Sunday, February 20, 2005

Windburnt Cheeks

Windburnt Cheeks
Why do I enjoy pruning so much? I spent Saturday afternoon at the Highlands, our tree farm, snipping away at the hardwoods, envisioning how each cut would make the trunk straight and tall. Ron brought the dog along and, while they spent most of the time exploring, Ron was quite intrigued by the art of pruning, discussing where each cut should be made.

I pruned five rows of walnuts and oaks interplanted with pines, with wild cherry, tulip poplar, and sycamore volunteers. The current theory in forestry is that the pyramidal shape and faster growth of pines will create competition for the walnuts that will cause the more valuable hardwoods to grow straight tall trunks. You then thin out the pines to give the hardwoods room to grow. It is difficult for us to test this theory, thanks to the varmits (deer and rabbits) that think the juiciest morsel on the tree is the terminal bud, thereby creating tree candelabras.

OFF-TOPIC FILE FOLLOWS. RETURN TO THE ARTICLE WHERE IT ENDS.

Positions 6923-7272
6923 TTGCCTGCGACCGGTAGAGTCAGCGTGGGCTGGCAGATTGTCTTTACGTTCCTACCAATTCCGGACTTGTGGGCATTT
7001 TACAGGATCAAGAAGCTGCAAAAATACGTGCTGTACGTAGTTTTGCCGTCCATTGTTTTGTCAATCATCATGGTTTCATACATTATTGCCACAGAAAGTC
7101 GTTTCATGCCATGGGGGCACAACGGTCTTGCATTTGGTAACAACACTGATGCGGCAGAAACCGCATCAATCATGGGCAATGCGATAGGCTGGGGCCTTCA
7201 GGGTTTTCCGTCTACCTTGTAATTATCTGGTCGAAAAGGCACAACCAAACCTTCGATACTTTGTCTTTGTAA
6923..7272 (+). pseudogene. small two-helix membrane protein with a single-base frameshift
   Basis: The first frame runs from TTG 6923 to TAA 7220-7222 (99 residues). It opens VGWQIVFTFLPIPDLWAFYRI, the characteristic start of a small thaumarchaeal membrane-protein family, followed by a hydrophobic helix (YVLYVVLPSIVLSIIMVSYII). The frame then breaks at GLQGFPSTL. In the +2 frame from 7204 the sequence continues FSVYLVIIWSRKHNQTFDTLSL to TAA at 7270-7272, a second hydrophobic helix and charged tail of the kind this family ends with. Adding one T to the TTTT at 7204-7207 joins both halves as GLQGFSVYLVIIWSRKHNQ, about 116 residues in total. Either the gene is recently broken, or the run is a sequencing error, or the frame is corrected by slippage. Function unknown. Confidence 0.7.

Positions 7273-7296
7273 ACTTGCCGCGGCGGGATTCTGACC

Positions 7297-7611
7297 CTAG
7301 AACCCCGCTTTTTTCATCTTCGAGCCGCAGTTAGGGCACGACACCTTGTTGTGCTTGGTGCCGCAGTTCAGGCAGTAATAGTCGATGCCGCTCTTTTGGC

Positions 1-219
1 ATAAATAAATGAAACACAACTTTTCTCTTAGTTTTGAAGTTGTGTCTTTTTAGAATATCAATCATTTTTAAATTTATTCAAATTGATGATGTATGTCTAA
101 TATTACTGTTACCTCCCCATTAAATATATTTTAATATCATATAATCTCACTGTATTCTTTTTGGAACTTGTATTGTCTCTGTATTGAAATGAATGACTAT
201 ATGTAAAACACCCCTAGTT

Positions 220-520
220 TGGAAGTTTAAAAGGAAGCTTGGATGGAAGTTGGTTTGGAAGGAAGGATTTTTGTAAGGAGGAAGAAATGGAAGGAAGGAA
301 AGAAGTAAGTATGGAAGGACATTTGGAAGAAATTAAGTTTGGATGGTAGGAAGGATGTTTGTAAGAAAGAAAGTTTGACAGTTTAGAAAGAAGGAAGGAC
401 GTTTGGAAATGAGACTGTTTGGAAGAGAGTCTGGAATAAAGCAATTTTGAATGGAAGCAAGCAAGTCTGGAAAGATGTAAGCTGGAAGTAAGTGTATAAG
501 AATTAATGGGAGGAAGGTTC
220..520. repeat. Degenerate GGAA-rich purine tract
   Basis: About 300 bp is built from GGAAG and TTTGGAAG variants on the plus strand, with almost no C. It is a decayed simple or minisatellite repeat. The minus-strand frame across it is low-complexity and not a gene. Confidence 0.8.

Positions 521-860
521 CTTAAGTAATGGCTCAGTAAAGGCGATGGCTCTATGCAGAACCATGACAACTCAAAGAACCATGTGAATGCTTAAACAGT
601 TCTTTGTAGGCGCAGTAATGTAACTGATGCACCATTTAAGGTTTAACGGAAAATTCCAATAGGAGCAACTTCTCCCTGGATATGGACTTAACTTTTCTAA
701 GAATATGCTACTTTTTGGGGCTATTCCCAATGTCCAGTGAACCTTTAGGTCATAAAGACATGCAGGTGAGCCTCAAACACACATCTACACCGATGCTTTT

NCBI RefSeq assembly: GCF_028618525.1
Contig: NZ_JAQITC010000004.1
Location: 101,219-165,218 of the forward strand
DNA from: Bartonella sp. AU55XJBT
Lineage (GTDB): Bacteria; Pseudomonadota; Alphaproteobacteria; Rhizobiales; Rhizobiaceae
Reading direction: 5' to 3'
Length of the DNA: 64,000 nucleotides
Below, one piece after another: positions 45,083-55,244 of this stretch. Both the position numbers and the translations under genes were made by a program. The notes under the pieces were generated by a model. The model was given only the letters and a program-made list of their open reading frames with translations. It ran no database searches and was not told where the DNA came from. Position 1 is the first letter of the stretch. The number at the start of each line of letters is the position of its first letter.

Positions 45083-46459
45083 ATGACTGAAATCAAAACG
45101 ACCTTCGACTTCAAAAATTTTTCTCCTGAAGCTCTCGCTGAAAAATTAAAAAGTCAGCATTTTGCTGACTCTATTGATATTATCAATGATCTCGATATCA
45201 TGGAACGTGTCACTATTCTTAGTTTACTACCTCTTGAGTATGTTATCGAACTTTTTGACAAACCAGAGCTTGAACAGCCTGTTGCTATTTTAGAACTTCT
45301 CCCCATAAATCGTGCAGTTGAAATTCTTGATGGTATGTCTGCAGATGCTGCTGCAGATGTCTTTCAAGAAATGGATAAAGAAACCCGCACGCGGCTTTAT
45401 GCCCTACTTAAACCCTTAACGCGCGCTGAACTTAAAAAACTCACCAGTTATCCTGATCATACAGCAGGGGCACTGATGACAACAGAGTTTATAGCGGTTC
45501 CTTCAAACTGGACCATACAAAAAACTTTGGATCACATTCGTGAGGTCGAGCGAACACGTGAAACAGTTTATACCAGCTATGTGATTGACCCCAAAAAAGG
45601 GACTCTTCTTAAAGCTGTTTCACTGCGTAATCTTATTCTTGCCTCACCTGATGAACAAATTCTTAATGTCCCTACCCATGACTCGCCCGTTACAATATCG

When pruning young hardwoods for a crop, the key is to create a strong straight leader. For the candelabras, you select the straightest, strongest shoot and train it to be the new leader through pruning and taping. Here's a link and another that explains it well. I didn't do this research until now, but relied on the counsel of Uncle Sandy, the family tree expert. He taught me well.

Pruning season is through March in this area and I have thousands of trees left. So I hope we have some more sunny, relatively warm (upper 30s) days soon. While I may not live to harvest this crop of trees, I will start to see the results of my pruning this summer and can make corrections next winter.

Oh, and the wind blows all the time at the Highlands. That's why my cheeks are red.

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